Chapter 4. Australia: From Wage-Earners to Neo-Liberal Welfare State

In 1901, in a climate of optimism and social experimentation, six British colonies, all but one a former penal settlement, federated to become states of the Commonwealth of Australia. Much later the states were joined by two territories, which play a similar role, but lack the constitutional protection of their status, so are more subject to Commonwealth veto. This chapter is focused primarily on the development of social policy since the birth of Australia as a nation in 1901. However, its prehistory is still evident not only in the administrative boundaries between states but also in the, now somewhat modified, constitutional divisions of powers between the two tiers of government. In general the Commonwealth has increasingly gained in powers since Federation, but the history and distinctive patterns of state, and later territory, politics have ensured there remains a relative independence between these first and second tiers of government. This is well illustrated by the fact that, from 2002, Labour held political power in all states and territories while the conservative coalition government remained in power federally until 2007.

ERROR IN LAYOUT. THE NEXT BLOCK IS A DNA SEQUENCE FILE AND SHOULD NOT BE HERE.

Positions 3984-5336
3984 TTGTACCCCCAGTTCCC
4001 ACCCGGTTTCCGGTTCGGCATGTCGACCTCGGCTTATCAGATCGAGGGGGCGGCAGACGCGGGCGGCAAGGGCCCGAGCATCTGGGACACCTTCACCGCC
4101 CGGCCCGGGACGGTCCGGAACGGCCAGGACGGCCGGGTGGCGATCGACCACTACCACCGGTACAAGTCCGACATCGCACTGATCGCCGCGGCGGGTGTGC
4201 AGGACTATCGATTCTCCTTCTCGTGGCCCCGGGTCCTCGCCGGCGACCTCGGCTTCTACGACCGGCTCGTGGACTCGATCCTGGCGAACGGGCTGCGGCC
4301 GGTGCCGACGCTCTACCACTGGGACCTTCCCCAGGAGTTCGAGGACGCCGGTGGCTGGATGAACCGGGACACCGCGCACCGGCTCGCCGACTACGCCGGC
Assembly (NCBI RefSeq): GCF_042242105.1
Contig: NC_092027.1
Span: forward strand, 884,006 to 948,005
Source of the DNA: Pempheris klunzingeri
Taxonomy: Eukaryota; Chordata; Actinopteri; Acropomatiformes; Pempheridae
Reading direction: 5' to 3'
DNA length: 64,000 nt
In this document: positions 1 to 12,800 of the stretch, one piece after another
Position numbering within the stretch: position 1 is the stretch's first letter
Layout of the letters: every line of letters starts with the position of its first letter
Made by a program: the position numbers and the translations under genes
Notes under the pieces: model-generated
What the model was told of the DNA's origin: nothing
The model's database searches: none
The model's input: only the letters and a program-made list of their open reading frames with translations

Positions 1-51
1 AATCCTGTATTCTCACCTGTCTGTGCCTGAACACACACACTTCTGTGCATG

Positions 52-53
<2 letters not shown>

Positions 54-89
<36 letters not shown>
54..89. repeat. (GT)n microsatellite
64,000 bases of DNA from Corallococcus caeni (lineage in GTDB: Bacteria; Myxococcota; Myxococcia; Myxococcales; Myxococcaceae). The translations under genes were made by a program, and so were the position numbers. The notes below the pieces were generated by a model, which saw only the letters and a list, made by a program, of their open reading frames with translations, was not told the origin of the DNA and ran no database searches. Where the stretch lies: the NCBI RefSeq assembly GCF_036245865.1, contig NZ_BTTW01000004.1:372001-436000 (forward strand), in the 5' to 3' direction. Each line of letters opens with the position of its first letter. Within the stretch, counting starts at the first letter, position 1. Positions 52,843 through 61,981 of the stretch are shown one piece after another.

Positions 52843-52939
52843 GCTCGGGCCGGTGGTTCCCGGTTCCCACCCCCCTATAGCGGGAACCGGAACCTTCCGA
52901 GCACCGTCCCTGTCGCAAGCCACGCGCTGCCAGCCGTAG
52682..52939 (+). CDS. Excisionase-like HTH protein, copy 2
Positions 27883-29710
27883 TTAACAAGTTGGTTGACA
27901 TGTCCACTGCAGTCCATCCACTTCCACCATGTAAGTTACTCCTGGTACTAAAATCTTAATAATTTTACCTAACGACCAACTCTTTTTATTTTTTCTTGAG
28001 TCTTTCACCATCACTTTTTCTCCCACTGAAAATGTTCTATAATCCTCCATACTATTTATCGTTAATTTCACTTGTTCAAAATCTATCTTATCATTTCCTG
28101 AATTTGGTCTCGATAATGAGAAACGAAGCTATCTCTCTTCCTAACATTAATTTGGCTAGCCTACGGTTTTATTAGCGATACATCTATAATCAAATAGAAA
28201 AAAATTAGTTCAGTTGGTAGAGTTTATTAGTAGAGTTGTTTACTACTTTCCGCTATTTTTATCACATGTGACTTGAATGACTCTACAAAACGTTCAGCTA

Lois Bryson, Fiona Verity

Chapter 5. New Zealand: From Early Innovation to Humanizing the Market